• Cover letter or Executive Summary (1 page)
    • Introduction/Statement of Need (2 pages)
    • Project Description (4 pages) (Objectives, methods, evaluation, future funding)
    • Budget (1 page)
    • Appendices:
      • Vitas
      • other supplemental material specifically allowed
  • 10. Cover Letter or Executive Summary
    • Never more than 2 pages (usually 1 page)
    • Makes a compelling case for the merit of the project based on need and opportunities.
    • Provides a brief statement of the institution and how this project relates to strategic plans.
    • Explains why the funding is required at this time.
  • 11. Statement of Need
    • Provide accurate, relevant data that support why this project is important. (Ex: 20% of the incoming freshmen lack the necessary computer skills to perform analytical tasks in Chemistry.)
    • Provide positive reasons why support would make a difference.
    • If appropriate, describe how project would benefit other departments, universities, special populations or society in general.
    • Often part of both Intro. and Summary.
  • 12. Project Description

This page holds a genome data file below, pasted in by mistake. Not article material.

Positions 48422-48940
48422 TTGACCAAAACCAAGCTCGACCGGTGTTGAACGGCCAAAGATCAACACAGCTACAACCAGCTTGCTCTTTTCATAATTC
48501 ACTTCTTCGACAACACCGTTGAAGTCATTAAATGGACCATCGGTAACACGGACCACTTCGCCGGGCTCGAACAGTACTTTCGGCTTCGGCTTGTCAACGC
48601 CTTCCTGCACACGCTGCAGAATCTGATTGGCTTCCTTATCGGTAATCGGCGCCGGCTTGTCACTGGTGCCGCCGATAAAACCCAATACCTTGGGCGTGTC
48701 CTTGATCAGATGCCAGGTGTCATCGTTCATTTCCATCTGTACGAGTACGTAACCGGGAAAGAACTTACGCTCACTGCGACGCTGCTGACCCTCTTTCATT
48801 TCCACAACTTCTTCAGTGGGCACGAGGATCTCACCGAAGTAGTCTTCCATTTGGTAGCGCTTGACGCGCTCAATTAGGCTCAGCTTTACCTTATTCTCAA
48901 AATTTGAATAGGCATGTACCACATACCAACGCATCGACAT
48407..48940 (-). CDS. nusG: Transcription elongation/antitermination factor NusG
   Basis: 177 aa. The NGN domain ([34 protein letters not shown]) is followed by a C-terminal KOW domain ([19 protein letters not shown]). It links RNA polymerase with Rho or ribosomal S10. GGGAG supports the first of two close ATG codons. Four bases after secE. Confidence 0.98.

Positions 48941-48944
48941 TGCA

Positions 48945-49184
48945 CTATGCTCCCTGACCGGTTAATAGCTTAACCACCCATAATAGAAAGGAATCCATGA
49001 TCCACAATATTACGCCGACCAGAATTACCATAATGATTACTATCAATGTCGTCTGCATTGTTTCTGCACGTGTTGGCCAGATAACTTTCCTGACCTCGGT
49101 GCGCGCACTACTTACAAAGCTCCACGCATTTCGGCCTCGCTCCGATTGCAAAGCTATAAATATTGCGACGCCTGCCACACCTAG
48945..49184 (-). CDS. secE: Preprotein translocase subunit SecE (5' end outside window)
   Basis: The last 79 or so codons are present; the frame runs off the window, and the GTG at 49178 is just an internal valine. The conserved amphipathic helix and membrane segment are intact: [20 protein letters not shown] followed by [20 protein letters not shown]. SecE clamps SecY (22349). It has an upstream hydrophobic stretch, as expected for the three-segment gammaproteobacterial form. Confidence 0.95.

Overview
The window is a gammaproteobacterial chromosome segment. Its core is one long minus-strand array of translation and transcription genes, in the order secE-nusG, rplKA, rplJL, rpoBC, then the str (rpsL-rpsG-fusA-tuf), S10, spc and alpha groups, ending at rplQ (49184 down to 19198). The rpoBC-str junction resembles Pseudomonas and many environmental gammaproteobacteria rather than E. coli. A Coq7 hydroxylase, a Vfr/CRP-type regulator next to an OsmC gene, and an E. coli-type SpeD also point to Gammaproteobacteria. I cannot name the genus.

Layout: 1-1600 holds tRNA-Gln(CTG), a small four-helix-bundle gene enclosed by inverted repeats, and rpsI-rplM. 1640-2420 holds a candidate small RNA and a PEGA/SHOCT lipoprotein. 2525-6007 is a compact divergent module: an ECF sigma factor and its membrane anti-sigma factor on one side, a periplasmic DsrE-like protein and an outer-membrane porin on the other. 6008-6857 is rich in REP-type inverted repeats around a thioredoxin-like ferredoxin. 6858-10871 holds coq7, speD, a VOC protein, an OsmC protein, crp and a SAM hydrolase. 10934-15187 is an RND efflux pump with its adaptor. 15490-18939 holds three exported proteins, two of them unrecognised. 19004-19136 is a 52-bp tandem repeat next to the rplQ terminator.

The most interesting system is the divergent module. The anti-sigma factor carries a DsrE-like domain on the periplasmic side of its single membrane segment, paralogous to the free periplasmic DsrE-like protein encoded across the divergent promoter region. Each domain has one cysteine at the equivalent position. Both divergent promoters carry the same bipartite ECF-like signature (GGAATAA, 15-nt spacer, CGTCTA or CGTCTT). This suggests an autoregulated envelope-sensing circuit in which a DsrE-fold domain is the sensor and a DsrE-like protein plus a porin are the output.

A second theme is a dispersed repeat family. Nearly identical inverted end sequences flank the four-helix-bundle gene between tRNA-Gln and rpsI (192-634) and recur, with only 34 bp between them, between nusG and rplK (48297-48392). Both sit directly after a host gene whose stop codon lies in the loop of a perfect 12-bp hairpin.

• Identify specific objectives to be accomplished within a specified time frame.
    • Describe the implementation process or the methodology for the project.
    • Identify the key personnel for the project and their relative expertise in the discipline
    • (put C. V.s in appendix).
    • Outline how the project will be evaluated at various points in the implementation schedule.
    • Describe how the project will be continued once the grant funds are expended.
  • 13. Budget and Budget Justification
    • Outline all of the cost categories associated with the project.
    • Define the exact cost as available at the time.
    • Detail how costs are calculated.
    • Don’t overestimate or inflate budget.
    • Do not include an administrative overhead unless guidelines specify.
  • 14. In-kind costs : your organization’s contribution to the project
    • Calculations:
      • Facility usage by square foot
      • Personnel costs by hourly or annual salary prorated
      • Utilities, telephone, maintenance, at an administrative overhead